AFM: What does the name of your jewelry collection mean?

Erika Freund:

Mikuti means “Dried Leaf” in Kiswahili. It was a play off of the banana bark and I liked the way the word looked. The banana tree is one of the most widely used resources in East Africa. The trees grow in abundance and almost every part has potential use. Common uses are animal feed, furniture, agriculture composting, shoe polish, cooking and, of course, eating. The material is easily accessible to our local partners and there is minimum environmental impact. This is why I choose to name my company after it.

AFM: Of the places you’ve gone, how did you play that into your collection?

Erika Freund:

There is so much beauty in East Africa and I’m always incredibly stimulated when I’m trekking around there. Whether it’s buying fruit at the local market, walking the long paths through some of the back villages I do work in, shopping for fabric, navigating Nairobi or traveling to Zanzibar and gazing at the incredible Indian Ocean, it’s all gorgeous to me. I wanted to capture that and make it wearable for the female who is walking around Manhattan in stilettos. I read a phrase not that long ago that I’ve somewhat adopted while trying to find inspiration in East Africa, ‘Swahili Chic ’; it’s my go-to motto.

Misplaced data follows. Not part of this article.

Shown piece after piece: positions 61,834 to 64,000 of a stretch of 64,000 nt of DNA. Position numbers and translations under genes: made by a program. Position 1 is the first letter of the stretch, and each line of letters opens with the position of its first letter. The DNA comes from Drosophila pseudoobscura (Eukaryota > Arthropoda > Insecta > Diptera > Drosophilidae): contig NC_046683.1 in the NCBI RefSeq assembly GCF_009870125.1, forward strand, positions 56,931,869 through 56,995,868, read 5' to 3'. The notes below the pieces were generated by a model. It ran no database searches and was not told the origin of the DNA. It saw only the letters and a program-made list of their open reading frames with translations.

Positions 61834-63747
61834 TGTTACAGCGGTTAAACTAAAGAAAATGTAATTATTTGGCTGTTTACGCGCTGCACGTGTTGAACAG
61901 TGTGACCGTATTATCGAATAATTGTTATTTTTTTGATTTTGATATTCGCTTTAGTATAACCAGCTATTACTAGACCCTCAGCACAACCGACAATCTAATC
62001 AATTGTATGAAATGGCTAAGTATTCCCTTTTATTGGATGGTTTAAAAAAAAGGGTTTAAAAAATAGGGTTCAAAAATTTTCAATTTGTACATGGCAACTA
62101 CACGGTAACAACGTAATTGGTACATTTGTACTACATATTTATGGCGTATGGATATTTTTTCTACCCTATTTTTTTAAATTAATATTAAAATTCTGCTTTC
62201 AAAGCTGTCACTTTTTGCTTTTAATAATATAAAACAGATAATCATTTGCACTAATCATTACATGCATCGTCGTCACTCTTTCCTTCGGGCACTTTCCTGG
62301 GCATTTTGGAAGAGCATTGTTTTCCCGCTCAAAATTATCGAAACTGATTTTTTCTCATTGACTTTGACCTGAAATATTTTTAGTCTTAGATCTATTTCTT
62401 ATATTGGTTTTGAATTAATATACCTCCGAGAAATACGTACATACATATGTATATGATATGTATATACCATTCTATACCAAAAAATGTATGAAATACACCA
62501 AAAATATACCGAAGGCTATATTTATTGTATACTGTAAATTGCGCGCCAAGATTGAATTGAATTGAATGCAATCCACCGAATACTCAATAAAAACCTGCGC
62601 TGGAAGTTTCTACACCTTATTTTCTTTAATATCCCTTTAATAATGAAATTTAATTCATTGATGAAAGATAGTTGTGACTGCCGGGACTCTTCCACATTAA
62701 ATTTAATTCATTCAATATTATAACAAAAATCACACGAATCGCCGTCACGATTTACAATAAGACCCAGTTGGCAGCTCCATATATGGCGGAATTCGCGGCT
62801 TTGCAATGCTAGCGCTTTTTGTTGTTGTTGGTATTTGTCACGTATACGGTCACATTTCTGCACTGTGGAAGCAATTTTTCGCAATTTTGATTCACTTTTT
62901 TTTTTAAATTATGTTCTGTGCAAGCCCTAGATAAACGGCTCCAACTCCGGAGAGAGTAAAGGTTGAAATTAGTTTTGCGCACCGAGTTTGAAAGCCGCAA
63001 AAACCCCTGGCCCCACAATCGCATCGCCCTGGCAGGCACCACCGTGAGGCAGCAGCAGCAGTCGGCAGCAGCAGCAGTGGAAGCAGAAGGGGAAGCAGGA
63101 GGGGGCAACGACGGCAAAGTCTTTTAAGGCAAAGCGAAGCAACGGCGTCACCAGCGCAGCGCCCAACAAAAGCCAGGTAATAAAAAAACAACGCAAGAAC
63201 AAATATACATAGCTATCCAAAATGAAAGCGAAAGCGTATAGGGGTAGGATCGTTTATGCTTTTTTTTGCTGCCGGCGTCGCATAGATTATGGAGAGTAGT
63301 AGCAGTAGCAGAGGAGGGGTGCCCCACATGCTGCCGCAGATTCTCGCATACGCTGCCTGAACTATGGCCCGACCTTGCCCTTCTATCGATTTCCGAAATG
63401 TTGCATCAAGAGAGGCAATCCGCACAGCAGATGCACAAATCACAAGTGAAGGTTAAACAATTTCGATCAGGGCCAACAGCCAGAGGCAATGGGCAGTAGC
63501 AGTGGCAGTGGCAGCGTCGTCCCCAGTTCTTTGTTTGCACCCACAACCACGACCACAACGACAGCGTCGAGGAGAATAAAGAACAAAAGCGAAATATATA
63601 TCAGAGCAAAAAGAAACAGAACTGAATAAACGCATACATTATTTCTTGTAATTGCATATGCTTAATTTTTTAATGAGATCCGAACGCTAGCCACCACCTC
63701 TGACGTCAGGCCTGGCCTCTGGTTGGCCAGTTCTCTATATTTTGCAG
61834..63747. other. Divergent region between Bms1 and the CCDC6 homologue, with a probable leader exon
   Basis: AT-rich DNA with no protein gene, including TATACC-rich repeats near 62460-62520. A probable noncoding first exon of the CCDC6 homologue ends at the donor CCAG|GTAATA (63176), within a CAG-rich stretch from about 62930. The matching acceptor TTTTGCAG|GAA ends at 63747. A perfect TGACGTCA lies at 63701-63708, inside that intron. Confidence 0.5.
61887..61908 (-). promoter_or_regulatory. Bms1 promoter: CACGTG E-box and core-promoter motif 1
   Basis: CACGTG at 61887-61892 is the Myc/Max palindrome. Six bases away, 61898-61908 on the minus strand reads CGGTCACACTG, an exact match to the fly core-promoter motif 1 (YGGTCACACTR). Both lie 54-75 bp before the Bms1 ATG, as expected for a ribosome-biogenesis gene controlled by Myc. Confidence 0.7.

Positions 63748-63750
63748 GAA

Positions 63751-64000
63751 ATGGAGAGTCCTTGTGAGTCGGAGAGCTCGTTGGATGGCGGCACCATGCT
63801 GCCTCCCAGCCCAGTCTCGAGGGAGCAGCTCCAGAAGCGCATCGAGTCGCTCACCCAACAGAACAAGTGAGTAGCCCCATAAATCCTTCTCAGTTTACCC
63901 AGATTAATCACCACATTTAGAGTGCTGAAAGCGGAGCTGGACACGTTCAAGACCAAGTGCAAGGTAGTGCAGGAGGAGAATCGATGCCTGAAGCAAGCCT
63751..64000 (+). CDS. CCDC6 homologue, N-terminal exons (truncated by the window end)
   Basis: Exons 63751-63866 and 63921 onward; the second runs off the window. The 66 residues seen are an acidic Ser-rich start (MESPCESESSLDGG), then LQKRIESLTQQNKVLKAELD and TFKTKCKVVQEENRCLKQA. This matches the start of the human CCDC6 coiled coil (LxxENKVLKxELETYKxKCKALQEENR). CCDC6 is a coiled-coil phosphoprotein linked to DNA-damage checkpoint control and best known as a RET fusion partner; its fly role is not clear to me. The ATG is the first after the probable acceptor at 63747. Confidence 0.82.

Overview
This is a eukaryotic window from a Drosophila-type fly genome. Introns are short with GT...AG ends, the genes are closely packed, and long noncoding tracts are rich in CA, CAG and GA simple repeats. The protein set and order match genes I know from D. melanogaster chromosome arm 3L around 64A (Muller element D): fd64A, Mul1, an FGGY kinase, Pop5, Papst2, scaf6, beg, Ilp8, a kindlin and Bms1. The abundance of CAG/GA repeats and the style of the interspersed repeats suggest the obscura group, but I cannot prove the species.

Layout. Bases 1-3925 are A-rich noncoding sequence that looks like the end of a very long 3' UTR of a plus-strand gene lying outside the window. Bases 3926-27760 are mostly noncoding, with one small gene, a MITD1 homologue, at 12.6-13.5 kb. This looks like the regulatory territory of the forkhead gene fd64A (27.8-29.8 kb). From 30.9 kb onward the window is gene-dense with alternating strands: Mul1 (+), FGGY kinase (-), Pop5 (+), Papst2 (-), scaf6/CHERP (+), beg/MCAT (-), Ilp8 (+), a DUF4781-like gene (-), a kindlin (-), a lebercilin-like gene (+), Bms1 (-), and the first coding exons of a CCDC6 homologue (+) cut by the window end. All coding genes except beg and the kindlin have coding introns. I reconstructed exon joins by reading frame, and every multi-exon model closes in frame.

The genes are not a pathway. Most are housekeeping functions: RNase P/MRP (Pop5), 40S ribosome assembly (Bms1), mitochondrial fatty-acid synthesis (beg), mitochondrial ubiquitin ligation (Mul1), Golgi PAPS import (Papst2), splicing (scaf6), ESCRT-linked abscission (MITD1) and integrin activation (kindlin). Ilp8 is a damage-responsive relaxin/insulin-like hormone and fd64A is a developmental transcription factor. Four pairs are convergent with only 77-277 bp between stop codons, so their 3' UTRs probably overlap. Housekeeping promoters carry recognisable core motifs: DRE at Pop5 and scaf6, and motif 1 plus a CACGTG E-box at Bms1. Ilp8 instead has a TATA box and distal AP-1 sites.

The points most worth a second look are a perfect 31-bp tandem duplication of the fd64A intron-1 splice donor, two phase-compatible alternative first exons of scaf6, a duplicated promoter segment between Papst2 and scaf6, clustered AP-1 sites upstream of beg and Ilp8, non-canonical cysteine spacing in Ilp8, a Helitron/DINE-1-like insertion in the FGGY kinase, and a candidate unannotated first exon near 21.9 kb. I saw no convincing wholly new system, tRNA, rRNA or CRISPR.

AFM: Looking at your collection, your bracelets are very colorful and tribal. Where and how did you get ideas?

Erika Freund:

I owe it all to the Maasai women. I’m so inspired by them and I have a slight obsession with the Maasai tradition. I think it’s because they’re semi-nomadic and I have a hard time staying in one place as well.

The last trip I went on to East Africa, I was back and forth between Kenya and Tanzania quite a bit. Walking across the border is something I never get tired of and while you’re walking across the border, there are many Maasai women trying to sell you their jewelry. I loved watching them and how they wore their jewelry. They were always covered in beads, with lots and lots of color. They often had many bracelets on their wrists, necklaces layered and multiple earrings.  It’s just another version of statement jewelry in way. I also loved looking at the color patterns and what colors they would pair together.